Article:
VII. GILDING STAND.—For nervous persons the gilding stand is a useful article. It is adjusted to a perfect level by thumb screws placed in its base.

VIII. SPIRIT LAMPS.—The most useful and economical of those made are the Britania, as they are less liable to break; and the tube for the wick being fastened to the body by a screw renders it less liable to get out of order or explode. Glass is the cheapest, and for an amateur will do very well, but for a professed artist the Britania should always be obtained.

IX. COLOR BOX.—These are generally found on sale at the shops, and usually contain eight colors, four brushes and a gold cup. The artist would, however, do well to obtain, all the colors mentioned in the last chapter of this work, and be sure to get the very best, as there are various qualities of the same color, particularly carmine, which is very expensive, and the cupidity of some may induce them to sell a poor article for the sake of larger profits.

STILL.—Daguerreotypists should always use distilled water for solutions, and washing the plate, as common water holds various substances in solution which detract very materially from the excellence of a photograph, and often gives much trouble, quite unaccountable to many. For the purpose of distilling water the apparatus represented at Fig. 16 is both convenient and economical.

It may be either wholly of good stout tin, or of sheet iron tinned on the inside, and may be used over a common fire, or on a stove. A is the body, which may be made to hold from one to four gallons of water, which is introduced at the opening b, which is then stopped by a cork. The tube d connects the neck a of the still with the worm tub, or refrigerator B, at e, which is kept filled with cold water by means of the funnel c, and drawn off as fast as it becomes warm by the cock f. The distilled water is condensed in the worm—and passes off at the cock b, under which a bottle, or other vessel, should be placed to receive it. The different joints are rendered tight by lute, or in its absence, some stiff paste spread upon a piece of linen and wrapped around them will answer very well; an addition of sealing wax over all will make them doubly secure.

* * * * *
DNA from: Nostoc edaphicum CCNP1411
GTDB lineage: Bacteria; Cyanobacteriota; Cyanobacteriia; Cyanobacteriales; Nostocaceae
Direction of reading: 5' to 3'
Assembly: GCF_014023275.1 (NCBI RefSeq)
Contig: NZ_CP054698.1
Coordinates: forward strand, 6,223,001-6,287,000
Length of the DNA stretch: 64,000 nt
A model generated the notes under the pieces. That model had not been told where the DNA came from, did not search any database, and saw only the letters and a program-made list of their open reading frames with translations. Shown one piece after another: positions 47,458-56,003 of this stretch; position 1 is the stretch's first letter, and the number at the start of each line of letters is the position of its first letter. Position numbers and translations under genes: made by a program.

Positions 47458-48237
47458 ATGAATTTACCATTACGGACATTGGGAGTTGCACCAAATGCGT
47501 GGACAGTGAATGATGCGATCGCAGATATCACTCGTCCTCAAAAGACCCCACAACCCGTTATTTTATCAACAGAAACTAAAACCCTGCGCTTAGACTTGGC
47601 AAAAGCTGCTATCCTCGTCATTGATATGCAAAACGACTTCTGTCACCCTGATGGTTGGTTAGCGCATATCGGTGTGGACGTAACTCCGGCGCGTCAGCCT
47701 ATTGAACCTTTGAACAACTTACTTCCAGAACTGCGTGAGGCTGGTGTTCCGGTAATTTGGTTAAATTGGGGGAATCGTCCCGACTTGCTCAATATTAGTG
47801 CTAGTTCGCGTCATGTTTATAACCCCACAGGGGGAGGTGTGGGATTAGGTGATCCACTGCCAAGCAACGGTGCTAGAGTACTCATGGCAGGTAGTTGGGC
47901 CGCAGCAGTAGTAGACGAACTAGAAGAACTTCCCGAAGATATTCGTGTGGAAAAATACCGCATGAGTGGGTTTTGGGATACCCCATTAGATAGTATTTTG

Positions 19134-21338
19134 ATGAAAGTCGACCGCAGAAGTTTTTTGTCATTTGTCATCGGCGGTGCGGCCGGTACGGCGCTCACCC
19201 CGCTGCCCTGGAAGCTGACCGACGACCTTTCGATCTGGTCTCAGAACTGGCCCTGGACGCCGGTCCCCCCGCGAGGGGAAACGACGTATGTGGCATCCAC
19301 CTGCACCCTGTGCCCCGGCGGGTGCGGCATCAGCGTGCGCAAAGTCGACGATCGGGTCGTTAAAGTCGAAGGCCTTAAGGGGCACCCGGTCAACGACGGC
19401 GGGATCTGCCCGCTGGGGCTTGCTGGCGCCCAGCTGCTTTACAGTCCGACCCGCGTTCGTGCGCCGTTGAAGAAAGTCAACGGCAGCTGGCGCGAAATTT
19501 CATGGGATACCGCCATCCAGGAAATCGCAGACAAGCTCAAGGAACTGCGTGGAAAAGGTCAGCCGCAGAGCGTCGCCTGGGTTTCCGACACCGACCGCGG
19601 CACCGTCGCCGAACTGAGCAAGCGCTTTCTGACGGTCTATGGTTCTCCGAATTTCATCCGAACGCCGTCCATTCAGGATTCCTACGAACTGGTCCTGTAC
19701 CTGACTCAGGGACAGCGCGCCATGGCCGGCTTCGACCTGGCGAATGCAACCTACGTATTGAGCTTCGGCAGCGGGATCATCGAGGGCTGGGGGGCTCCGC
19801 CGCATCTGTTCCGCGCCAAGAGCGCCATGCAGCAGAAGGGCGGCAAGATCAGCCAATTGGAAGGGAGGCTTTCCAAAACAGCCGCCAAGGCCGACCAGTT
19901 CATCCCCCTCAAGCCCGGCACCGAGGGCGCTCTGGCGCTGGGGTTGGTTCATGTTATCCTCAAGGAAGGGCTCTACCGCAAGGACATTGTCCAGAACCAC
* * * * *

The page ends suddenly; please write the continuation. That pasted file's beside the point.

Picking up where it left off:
HYGROMETER.—This is an instrument never to be found, I believe, in the rooms of our operators, although it would be of much use to them, for ascertaining the quantity of moisture floating about the room; and as it is necessary to have the atmosphere as dry as possible to prevent an undue absorption of this watery vapor by the iodine &c., and to procure good pictures,—its detection becomes a matter of importance. Mason's hygrometer, manufactured by Mr. Roach and sold by Mr. Anthony, 205 Broadway, New York is the best in use.

It consists of two thermometre tubes placed, side by side, on a metalic scale, which is graduated equally to both tubes. The bulb of one of these tubes communicates, by means of a net-work of cotton, with a glass reservoir of water attached to the back of the scale. Fig. 17 and 18 represent a front and back view of this instrument.

Fig. 17 is the front view, showing the tubes with their respective scales; the bulb b being covered with the network of cotton communicating with the reservoir c fig. 18, at d.

The evaporation of the water from this bulb decreases the temperature of the mercury in the tube b in proportion to the dryness of the atmosphere, and the number of degrees the tube b indicates below that of the other, shows the real state of the atmosphere in the room; for instance, if b stands at forty and a at sixty-one the room is in a state of extreme dryness, the difference of twenty-one degrees between the thermometers—let a stand at any one point—gives this result. If they do not differ, or there is only four or five degrees variation, the atmosphere of the room is very moist and means should be taken to expel the superfluous quantity.